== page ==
Covid pandemic created first mid-recession wealth boom since 1940s but four out of ten households are now worse off – Mubin Haq

At abrdn Financial Fairness Trust, we’ve been tracking the impact of the pandemic on household finances since the start of the first lockdown.

Many people are struggling amid increases in energy prices and the cost of living generally (Picture: Peter Byrne/PA Wire)

A regular poll of around 6,000 UK households gives us a detailed picture of how people’s finances have been faring. Our latest findings paint a worrying picture of growing inequality in Scotland and the other nations.

One-in-five UK households have seen their financial situation improve, many benefitting, at least financially, from the restrictions due to fewer opportunities for spending.

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Those who were in a strong financial position at the start of the pandemic were likely to be in an even stronger position now. Research we conducted with the Resolution Foundation found total household savings are £200 billion higher than they were pre-crisis and house prices have risen by over eight per cent. This has led to the first mid-recession wealth boom since the mid-1940s.

However, for every household which saw an improvement in their finances, two saw things get worse. Nearly four in ten, around seven million families across the UK, have seen their financial situation get a little or a lot worse during the pandemic.

For those in serious financial difficulty, the situation in Scotland is slightly worse than in England (13 per cent compared with ten per cent). If we look closely at who those households are, we find those on Universal Credit, those where someone is disabled and those who are unable to work, have fared particularly badly.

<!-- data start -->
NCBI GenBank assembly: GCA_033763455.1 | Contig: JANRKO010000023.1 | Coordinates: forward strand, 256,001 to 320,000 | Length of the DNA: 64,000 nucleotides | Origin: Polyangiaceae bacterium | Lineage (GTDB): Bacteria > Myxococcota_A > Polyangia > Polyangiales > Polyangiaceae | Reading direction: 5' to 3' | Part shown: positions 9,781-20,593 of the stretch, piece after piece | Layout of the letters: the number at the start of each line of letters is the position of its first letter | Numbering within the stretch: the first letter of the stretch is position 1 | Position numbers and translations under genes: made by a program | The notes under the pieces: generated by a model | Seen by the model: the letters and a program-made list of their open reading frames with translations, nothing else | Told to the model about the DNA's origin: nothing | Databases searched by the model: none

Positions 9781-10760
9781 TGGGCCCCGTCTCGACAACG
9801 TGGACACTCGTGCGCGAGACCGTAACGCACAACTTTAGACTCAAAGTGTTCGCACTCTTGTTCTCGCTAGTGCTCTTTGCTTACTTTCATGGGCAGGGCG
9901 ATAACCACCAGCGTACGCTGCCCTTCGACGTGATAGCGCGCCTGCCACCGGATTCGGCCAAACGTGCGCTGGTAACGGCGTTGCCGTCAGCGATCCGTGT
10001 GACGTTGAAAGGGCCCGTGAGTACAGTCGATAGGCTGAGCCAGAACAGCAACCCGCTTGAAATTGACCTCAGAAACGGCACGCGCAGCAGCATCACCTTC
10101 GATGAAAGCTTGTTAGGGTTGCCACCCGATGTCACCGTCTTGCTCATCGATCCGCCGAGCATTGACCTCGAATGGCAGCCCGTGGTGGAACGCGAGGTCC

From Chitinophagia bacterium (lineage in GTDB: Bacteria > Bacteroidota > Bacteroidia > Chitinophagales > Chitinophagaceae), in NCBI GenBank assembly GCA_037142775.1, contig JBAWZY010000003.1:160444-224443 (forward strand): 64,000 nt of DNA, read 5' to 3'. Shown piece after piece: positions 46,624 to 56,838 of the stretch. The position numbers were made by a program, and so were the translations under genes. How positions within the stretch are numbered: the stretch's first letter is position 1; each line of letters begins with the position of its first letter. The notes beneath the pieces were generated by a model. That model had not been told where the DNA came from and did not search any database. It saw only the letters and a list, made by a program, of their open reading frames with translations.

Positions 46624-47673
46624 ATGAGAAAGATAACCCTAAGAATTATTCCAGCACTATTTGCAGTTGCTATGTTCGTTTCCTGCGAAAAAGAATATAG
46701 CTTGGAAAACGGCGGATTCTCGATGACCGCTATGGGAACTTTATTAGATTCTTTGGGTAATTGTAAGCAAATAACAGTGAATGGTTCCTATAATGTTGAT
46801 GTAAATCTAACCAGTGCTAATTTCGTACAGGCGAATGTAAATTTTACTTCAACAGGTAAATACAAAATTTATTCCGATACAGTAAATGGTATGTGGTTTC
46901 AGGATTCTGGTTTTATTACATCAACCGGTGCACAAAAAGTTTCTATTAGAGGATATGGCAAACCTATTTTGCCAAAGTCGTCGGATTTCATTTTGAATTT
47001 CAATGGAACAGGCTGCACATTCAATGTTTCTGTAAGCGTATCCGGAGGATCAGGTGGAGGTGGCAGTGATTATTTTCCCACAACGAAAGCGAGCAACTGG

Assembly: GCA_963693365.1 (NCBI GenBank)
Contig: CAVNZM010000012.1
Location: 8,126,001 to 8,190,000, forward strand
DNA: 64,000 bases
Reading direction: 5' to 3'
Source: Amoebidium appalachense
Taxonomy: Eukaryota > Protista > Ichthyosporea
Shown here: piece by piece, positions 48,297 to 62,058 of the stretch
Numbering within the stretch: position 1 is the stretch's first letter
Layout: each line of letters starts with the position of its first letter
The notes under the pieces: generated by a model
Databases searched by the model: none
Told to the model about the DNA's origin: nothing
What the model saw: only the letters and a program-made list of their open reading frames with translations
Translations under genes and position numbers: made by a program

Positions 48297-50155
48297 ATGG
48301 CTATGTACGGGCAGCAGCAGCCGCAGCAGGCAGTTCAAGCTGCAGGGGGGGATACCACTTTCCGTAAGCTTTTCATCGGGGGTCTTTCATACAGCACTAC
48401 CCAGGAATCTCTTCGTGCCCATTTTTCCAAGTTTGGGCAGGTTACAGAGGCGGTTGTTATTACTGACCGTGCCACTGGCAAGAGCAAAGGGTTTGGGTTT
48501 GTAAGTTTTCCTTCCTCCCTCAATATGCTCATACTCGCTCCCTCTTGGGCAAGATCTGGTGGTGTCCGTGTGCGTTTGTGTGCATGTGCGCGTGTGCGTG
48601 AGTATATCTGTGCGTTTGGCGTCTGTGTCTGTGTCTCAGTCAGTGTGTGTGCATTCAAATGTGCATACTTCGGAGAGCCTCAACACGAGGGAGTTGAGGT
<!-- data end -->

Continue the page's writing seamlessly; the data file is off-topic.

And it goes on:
These households were often in a difficult financial situation before the pandemic. Now, 43 per cent of families receiving Universal Credit report they are struggling to pay for food and other essentials; and 35 per cent are having to borrow to pay their bills.

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Unsurprisingly, eight in ten households who receive Universal Credit report their financial outlook is poor. Rising prices mean they don’t see things improving any time soon, especially with sharp increases in energy bills in April.

In Scotland, government has been going further to help families on the lowest incomes, particularly with the Scottish Child Payment. IPPR Scotland estimates that bringing forward the doubling of the Scottish Child Payment to £20 a week from April 2022 will support 400,000 families and lift 30,000 children out of poverty.

However, more support is needed as there are more households in Scotland struggling to pay for food and essentials than the UK as a whole, at 17 and 13 per cent respectively. There are also more households in Scotland who are struggling to make ends meet (26 to 20 per cent).

Action is needed on a variety of fronts to avoid the huge squeeze on living standards. This includes wage growth, especially for those on lower wages; help with the rise in energy bills for all poorer households, above and beyond existing measures such as the Warm Homes Discount; and a more generous social security system, which currently fails to provide the basics many people take for granted.

This will come at a cost and we will all have to contribute. But, as our research shows, some of us have deeper pockets which have become even deeper during the pandemic. Financial security and financial fairness must be at the heart of how we make decisions going forward.

Mubin Haq is abrdn Financial Fairness Trust’s chief executive

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